California Special Education Reading Task Force 1999

Tupy-Orange County Department of Education 2006


Norm referenced tests

Norm-Referenced Tests

Useful for:

  • determining eligibility

  • developing IEP goals

  • evaluating changes over time

    but we need more diagnostic information to guide instruction and set measurable goals and objectives.

Tupy-Orange County Department of Education 2006


Informal diagnostic tests

Informal Diagnostic Tests

Informal assessment should be used to assess specific skills to set individual goals and objectives for students.

For example, it can be used to identify a student’s frustration, independent, and instructional reading levels.

Tupy-Orange County Department of Education 2006


Other skills informal tests should assess

Other Skills Informal Tests Should Assess:

  • Phonemic awareness

  • Phonics

  • Fluency

  • Vocabulary

  • Reading comprehension

  • Oral language skills (receptive vocabulary and syntax)

  • Prior knowledge for comprehension of text

  • Spelling and orthography

Tupy-Orange County Department of Education 2006


Students with special needs can they make the grade

Motivation

DECODING

COMPREHENSION

Word Recognition

Strategies

Fluency

Academic

Language

Comprehension

Strategies

Automaticity

Concepts

about print

(Re)Organizing text

Comprehension

Monitoring

Phonics

Background

Knowledge

Sight

Words

Phoneme

Awareness

Syntax

Text Structure

Vocabulary

Shefelbine’s Framework

1999 California Reading/Language Arts Framework, page 20

Tupy-Orange County Department of Education 2006


Students with special needs can they make the grade

Academic Language

“Accelerating Academic English: A Focus on the English Learner”

-by Robin Scarcella

Tupy-Orange County Department of Education 2006


Students with special needs can they make the grade

Academic Achievement at Three Levels of Academic Background Knowledge

Marzano 2004

Tupy-Orange County Department of Education 2006


Developing academic language

Developing Academic Language

Vocabulary:

  • Factors affecting vocabulary development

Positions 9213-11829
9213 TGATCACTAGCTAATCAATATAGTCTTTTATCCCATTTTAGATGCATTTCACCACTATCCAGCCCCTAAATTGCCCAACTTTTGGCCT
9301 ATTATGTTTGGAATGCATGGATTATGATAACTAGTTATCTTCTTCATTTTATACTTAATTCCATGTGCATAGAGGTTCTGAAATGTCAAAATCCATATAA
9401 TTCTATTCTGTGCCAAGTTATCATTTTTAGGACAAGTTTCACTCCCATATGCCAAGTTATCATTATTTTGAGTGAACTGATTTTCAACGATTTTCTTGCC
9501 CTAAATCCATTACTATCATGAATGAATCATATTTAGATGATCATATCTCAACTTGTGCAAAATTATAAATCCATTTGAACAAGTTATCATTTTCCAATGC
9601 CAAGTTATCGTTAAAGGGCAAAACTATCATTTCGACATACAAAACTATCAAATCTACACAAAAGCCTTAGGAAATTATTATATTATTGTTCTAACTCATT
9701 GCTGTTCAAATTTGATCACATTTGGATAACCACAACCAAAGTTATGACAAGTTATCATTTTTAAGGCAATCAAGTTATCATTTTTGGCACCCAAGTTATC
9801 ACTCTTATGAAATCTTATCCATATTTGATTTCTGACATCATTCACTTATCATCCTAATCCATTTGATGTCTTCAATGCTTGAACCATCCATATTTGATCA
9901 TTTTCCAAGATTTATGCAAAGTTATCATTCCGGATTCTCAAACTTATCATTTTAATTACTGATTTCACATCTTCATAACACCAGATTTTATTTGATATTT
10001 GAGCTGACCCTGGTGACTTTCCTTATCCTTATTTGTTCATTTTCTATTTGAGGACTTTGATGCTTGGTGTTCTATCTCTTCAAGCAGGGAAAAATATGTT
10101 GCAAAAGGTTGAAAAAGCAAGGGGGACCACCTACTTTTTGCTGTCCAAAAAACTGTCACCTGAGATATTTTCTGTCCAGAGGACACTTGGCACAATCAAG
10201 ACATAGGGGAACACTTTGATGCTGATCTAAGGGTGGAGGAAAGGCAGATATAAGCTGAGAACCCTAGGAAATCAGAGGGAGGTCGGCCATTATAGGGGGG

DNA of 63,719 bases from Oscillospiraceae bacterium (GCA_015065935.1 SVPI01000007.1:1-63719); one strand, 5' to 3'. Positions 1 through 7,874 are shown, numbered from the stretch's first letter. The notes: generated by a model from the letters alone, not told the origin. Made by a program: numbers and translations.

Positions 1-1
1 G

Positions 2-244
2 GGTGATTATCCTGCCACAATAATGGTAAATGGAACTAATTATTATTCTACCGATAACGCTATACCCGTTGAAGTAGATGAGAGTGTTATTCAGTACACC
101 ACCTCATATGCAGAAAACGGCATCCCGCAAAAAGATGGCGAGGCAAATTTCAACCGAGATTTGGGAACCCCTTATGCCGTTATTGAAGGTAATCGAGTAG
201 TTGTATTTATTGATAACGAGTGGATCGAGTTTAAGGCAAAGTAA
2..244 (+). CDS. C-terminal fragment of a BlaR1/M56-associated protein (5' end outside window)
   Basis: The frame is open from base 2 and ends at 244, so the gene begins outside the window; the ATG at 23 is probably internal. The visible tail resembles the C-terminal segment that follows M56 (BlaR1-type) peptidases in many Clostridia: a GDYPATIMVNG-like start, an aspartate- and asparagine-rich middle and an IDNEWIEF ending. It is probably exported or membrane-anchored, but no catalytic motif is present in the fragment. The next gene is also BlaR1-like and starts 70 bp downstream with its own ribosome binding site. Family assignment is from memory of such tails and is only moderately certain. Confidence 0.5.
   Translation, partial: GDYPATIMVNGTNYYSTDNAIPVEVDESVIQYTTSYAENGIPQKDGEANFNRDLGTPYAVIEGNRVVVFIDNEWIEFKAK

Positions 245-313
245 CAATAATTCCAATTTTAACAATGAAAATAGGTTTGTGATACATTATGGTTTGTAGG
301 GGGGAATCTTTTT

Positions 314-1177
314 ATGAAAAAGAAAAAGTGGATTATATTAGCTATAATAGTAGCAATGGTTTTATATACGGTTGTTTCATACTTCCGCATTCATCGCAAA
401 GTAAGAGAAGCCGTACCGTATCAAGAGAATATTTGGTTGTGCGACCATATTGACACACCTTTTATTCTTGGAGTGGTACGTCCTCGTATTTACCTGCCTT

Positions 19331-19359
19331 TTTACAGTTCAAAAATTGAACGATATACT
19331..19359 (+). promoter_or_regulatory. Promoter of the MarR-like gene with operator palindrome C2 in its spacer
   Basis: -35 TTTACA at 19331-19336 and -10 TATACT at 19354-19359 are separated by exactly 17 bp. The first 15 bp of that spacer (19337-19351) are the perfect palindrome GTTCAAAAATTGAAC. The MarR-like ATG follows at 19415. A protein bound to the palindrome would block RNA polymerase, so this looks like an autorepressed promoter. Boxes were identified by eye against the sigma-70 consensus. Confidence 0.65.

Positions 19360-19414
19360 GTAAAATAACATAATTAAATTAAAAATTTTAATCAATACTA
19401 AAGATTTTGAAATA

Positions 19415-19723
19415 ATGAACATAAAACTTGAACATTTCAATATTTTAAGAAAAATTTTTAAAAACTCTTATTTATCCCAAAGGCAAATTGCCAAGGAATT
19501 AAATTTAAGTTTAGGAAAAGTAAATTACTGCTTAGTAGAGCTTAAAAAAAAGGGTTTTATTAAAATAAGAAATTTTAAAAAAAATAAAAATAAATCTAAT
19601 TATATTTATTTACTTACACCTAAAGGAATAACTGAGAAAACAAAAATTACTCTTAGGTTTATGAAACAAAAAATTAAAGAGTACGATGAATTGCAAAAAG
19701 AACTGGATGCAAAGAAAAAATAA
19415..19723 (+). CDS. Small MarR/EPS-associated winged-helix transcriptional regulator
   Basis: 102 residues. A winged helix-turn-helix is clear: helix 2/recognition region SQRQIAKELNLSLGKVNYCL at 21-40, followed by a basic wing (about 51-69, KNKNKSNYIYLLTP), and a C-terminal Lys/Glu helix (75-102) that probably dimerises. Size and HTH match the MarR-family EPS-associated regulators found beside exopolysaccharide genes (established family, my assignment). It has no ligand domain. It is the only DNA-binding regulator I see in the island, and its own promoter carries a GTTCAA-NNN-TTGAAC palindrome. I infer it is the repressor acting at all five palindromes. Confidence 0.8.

• Ways we learn words

  • What it means to know a word

  • Choosing which words to teach

  • Characteristics of effective vocabulary instruction

  • Research-based instructional strategies

Tupy-Orange County Department of Education 2006


Developing academic language1

Developing Academic Language

Reading Comprehension:

  • Comprehension Monitoring

  • Graphic and Semantic Organizers

  • Generating Questions

  • Recognizing Story/Text Structure

  • Summarization

  • Reciprocal Teaching

    National Reading Panel, Put Reading First p. 49-54

Tupy-Orange County Department of Education 2006


Developing academic language2

Developing Academic Language

Writing:

  • Writing is a skill, and skills need practice

  • Writing should be a regular part of the curriculum

  • Writing should be purposeful

  • Writing should be read

    Darin Hallstrom, Tustin USD

Tupy-Orange County Department of Education 2006


Ten suggestions for creating an effective writing program for you and your students

Ten Suggestions for Creating an Effective Writing Program for You and Your Students

  • “ There is a difference between assigning writing tasks and teaching writing skills.”

    • If you don’t do this, you are inviting disappointment

    • Be crystal clear with your kids: what do you want?

      Darin Hallstrom, Tustin USD

Tupy-Orange County Department of Education 2006


Response to intervention

Response to Intervention

  • It is

    • A structure for allocating instructional resources efficiently, targeting them to specific student needs

    • A commitment to use our current knowledge base in our instruction

    • A commitment to use a logical decision-making framework to guide our instruction

    • A function of General Education

      W. David Tilly, The Special Edge Winter/Spring 2006

Tupy-Orange County Department of Education 2006


Response to intervention1

Features:

High-quality research-based instruction and research-based interventions

Universal screening and continuous progress monitoring

Fidelity measures

Tiers of intervention

Implementation of differentiated curriculum

Instruction delivered by staff other than classroom teacher only

Varied duration, frequency, and time of interventions

Categorical and noncategorical placement decisions

Structure for allocating resources

Response to Intervention

Tupy-Orange County Department of Education 2006


Students with special needs can they make the grade

Important Points to Remember

Without proficient reading [and writing] skills, students’ access to subject content areas and prospects for academic and life success are greatly limited

1999 Reading/Language Arts Framework for California Public Schools Kindergarten through Grade Twelve

Tupy-Orange County Department of Education 2006


For more information

For More Information

  • [email protected]

Tupy-Orange County Department of Education 2006